Australia's dingo and the New Guinea Singing Dog may be the world's oldest dog breeds, according to a major new genetic study into the domestication of the animal dubbed man's best friend.
The international study published in the journal Nature suggests that those two breeds are the most closely related to wolves and may be most like the original domesticated dog as it was across Asia and the Middle East thousands of years ago, according to one of the 37 authors of the study, Dr Alan Wilton, of the UNSW School of Biotechnology and Biomolecular Sciences.
"This paper examines the domestication of the dog from the wild wolf using genetic differences," Dr Wilton says. "48,000 sites in the dog genome were examined in hundreds of wolves, almost a thousand dogs from 85 modern breeds of dog and several ancient dog breeds.
"The data suggest most dogs were domesticated in the Middle East, which was the cradle of agriculture 10,000 of years ago, rather than in Asia as had been suggested previously.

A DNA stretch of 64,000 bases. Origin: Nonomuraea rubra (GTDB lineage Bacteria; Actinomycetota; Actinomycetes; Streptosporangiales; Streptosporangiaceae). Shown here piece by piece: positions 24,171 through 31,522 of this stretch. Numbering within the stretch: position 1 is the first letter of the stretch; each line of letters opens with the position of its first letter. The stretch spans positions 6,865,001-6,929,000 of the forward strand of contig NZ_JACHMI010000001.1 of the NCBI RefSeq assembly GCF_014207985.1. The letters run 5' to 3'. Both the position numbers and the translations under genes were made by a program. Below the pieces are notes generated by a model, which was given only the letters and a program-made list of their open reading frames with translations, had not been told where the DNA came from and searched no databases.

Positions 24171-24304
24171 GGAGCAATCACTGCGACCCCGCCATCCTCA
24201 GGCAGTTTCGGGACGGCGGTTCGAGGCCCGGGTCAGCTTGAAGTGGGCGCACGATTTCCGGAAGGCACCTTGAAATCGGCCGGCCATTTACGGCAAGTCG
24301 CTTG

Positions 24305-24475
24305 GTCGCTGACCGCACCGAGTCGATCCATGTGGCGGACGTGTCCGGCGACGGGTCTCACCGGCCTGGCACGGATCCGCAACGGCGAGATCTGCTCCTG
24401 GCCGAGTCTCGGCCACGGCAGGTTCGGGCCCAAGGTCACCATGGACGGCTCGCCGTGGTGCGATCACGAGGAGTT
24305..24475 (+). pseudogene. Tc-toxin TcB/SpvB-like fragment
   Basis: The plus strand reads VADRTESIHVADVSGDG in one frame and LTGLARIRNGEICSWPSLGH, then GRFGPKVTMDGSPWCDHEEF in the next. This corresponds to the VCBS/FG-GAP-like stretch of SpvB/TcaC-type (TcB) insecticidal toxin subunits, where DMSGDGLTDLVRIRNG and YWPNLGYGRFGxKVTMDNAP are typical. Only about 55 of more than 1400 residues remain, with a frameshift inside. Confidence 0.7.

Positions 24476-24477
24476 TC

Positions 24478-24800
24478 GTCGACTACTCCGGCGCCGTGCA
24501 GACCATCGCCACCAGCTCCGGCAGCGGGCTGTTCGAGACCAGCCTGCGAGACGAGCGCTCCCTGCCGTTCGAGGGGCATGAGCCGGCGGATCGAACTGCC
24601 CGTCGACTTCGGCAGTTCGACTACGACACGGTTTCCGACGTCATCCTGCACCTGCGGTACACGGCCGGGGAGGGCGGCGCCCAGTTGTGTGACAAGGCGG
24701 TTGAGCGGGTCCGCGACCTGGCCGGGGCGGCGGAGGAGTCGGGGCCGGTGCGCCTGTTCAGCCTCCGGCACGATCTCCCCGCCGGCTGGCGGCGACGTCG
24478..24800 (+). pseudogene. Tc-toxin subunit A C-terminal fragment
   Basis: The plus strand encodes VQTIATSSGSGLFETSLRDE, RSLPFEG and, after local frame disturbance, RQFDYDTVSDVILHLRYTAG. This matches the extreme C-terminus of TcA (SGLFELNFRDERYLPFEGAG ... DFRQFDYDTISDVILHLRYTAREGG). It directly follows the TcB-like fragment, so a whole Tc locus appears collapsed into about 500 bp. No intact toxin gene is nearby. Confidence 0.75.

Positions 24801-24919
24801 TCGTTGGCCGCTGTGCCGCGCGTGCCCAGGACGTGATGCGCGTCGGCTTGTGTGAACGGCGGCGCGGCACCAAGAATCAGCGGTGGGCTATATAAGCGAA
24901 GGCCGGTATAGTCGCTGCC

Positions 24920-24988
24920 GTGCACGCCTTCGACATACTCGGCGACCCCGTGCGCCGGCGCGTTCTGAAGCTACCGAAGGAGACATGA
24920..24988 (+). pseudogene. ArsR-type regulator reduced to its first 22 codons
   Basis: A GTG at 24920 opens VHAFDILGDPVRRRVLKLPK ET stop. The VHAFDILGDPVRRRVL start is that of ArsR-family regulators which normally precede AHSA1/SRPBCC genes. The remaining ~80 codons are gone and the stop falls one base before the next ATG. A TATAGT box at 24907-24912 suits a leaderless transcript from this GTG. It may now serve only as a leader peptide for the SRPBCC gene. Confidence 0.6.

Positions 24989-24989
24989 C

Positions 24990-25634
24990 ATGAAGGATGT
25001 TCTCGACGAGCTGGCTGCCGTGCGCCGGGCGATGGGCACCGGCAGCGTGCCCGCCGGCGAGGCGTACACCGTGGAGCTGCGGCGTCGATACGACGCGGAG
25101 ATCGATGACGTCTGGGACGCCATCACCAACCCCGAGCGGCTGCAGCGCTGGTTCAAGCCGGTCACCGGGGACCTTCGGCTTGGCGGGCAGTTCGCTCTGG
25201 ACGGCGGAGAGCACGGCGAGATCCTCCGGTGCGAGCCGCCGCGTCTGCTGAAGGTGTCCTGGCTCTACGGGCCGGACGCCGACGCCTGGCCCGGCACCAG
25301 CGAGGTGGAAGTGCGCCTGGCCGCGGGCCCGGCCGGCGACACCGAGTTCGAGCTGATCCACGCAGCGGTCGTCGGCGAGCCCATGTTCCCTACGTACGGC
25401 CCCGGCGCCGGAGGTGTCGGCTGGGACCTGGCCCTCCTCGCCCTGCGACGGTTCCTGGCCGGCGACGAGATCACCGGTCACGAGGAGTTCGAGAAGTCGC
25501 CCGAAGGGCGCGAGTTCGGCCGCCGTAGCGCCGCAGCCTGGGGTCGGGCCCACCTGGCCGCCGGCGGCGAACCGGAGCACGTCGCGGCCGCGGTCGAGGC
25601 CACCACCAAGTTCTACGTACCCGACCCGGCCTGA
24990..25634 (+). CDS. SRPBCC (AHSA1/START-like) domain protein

"It also shows dingoes, which have been separated from other breeds of dog in Australia for the past 5,000 years, are the most distinct dog group with most similarity to wolves."
The dingo and New Guinea Singing Dog stand out as being most different from all other breeds of dogs and closer to wolves than other breeds.
Other ancient breeds include Chow-Chow, Basenji, Akita, Chinese Shar-Pei, Siberian husky and Alaskan malamute. They could possibly have arisen from a separate domestication event to modern domestic dogs, which were mainly developed in the early 19th Century in Europe.
"They can be divided into mastiffs (for example, bulldogs), gun dogs, spaniels, herding breeds, sight hounds, scent hounds, retrievers, small terriers, toy dogs and flock guard breeds," says Dr Wilton.
To gather all of the results from many dog breeds and wolves from many locations, a worldwide effort was mounted.
Dr Wilton and Jeremy Shearman - from the School of Biotechnology and Biomolecular Sciences and the Ramaciotti Centre for Gene Function Analysis at UNSW - have been working on dingoes and methods to differentiate between pure dingoes and crosses between domestic dogs and dingoes. They contributed the genetic data from seven dingoes, which is a small amount of data but makes a large contribution to the paper. The data from all samples was analysed together at Cornell University and UCLA.
Dr Wilton's home page is here: